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Omenn, Leshner Tell Kansas Voters There’s No Conflict Between Science and Religion
In a commentary in the Wichita Eagle, AAAS Chairman Gilbert S. Omenn and CEO Alan I. Leshner urged Kansas voters to reject the arguments of extremists and to vote for the future prosperity of Kansas and its children.
The op-ed was published Sunday 30 July, just two days before a crucial set of primary elections for the controversial Kansas state Board of Education—elections which have drawn extensive national attention. The current board last year pushed through science education standards that change the definition of science and open the way toward teaching religious doctrine in public school science classes, and several board members who advocated those positions are facing strong challenges from within their own parties.
The AAAS commentary said that the discussion over how to teach evolution has been dominated by extremists in both the science and religion camps. Often, the authors said, the issues “are wrongly cast as a conflict between science and religion, as if they were two rival football teams.”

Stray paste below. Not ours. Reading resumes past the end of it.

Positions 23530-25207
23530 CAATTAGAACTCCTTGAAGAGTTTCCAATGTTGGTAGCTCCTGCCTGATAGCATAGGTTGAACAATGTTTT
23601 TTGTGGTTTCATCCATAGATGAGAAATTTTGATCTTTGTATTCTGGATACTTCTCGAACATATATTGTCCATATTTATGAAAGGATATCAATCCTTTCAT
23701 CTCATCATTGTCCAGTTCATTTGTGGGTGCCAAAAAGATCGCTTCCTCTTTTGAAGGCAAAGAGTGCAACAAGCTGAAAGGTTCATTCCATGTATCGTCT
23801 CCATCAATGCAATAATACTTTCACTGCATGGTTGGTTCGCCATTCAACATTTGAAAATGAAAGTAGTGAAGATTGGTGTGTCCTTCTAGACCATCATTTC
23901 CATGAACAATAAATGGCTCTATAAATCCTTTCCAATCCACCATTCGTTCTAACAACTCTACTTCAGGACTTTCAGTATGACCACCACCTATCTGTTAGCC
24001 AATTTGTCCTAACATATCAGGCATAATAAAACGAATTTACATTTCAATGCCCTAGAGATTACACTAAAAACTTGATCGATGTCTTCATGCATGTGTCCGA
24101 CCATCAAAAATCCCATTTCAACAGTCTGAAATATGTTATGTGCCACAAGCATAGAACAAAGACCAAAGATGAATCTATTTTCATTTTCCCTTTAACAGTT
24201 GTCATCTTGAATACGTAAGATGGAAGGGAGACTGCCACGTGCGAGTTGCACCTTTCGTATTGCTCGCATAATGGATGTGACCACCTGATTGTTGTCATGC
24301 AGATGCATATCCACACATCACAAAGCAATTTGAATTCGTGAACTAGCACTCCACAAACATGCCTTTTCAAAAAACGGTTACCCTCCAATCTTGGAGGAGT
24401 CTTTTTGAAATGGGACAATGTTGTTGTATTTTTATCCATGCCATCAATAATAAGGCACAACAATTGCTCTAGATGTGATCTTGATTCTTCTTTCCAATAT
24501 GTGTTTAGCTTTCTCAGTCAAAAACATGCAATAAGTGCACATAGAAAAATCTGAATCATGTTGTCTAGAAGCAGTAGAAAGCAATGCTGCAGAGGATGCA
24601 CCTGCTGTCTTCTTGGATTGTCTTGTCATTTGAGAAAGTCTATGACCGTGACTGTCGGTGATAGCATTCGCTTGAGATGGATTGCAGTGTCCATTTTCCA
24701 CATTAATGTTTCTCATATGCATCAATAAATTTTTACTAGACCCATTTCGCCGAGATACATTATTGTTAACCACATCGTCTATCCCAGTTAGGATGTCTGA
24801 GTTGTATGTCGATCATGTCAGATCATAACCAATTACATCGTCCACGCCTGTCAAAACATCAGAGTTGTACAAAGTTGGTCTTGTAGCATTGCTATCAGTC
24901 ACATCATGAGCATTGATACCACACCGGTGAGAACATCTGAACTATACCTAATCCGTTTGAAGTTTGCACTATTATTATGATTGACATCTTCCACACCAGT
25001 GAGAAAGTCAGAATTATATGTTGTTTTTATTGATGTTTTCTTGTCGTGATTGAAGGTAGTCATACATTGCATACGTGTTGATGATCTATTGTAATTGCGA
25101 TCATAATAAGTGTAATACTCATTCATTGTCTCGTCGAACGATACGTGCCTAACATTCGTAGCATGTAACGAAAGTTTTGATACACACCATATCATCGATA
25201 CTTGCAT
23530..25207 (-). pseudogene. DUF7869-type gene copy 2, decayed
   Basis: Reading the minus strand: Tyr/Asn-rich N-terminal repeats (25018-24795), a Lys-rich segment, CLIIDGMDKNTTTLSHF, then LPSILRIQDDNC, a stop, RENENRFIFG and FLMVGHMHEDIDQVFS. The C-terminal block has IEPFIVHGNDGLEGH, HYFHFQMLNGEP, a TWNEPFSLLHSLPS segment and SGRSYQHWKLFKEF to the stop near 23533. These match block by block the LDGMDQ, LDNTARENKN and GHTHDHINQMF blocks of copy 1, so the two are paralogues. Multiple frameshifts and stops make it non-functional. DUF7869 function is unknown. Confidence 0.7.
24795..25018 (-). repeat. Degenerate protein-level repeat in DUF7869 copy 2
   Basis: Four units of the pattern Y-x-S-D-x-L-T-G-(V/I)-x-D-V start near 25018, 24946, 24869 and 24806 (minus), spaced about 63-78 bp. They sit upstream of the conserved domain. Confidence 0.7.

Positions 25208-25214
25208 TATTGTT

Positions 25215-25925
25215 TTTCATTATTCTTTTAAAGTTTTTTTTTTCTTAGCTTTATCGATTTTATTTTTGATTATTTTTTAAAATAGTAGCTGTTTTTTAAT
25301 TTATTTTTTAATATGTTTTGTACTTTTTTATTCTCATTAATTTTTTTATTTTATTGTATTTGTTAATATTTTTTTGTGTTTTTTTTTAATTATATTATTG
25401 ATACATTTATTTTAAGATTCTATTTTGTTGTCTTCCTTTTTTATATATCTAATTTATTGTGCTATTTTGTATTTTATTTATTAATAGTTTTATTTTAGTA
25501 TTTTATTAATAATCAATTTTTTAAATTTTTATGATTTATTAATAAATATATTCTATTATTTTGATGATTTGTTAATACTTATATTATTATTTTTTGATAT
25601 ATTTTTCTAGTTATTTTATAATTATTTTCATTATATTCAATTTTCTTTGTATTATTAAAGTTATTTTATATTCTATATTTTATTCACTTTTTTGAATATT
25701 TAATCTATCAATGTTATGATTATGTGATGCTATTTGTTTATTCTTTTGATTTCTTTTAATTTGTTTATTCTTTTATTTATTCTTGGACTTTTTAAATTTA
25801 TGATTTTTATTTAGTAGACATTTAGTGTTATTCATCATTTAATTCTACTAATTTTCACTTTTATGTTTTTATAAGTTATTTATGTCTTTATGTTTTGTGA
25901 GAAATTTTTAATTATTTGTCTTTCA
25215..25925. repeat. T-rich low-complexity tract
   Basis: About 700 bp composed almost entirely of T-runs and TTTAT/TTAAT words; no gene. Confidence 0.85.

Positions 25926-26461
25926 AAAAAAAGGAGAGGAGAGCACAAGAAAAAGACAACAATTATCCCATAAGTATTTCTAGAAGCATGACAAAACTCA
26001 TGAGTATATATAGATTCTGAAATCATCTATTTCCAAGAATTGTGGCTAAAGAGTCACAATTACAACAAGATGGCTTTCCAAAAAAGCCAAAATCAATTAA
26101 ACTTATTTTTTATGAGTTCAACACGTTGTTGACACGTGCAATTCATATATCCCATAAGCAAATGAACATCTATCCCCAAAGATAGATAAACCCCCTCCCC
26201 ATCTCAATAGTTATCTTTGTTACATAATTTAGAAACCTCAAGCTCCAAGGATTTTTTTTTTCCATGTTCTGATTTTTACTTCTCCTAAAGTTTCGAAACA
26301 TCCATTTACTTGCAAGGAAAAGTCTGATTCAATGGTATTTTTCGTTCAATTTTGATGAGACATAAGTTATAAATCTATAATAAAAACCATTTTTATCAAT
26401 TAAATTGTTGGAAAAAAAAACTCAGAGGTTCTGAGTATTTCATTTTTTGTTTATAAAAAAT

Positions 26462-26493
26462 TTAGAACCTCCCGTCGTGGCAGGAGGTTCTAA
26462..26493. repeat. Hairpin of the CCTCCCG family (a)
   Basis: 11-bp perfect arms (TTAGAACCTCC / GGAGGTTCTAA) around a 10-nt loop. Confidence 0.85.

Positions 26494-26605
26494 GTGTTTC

“If extremists dominate the discussion, misunderstanding thrives, to the detriment of everyone,” they wrote.
“This issue divides us at a time when we need to come together to preserve our nation's status as the world's powerhouse of innovation…America faces unprecedented science-related challenges—to protect our national security, to find new energy sources, and to defend against diseases such as avian flu. If we undermine science education, we put the people of Kansas and the United States at risk.”
Omenn is chairman of the AAAS board and a professor of medicine, genetics and public health at the University of Michigan. Leshner is chief executive of AAAS and executive publisher of the journal Science.
Click here to see a PDF of the full commentary from the Wichita Eagle.
Edward W. Lempinen
31 July 2006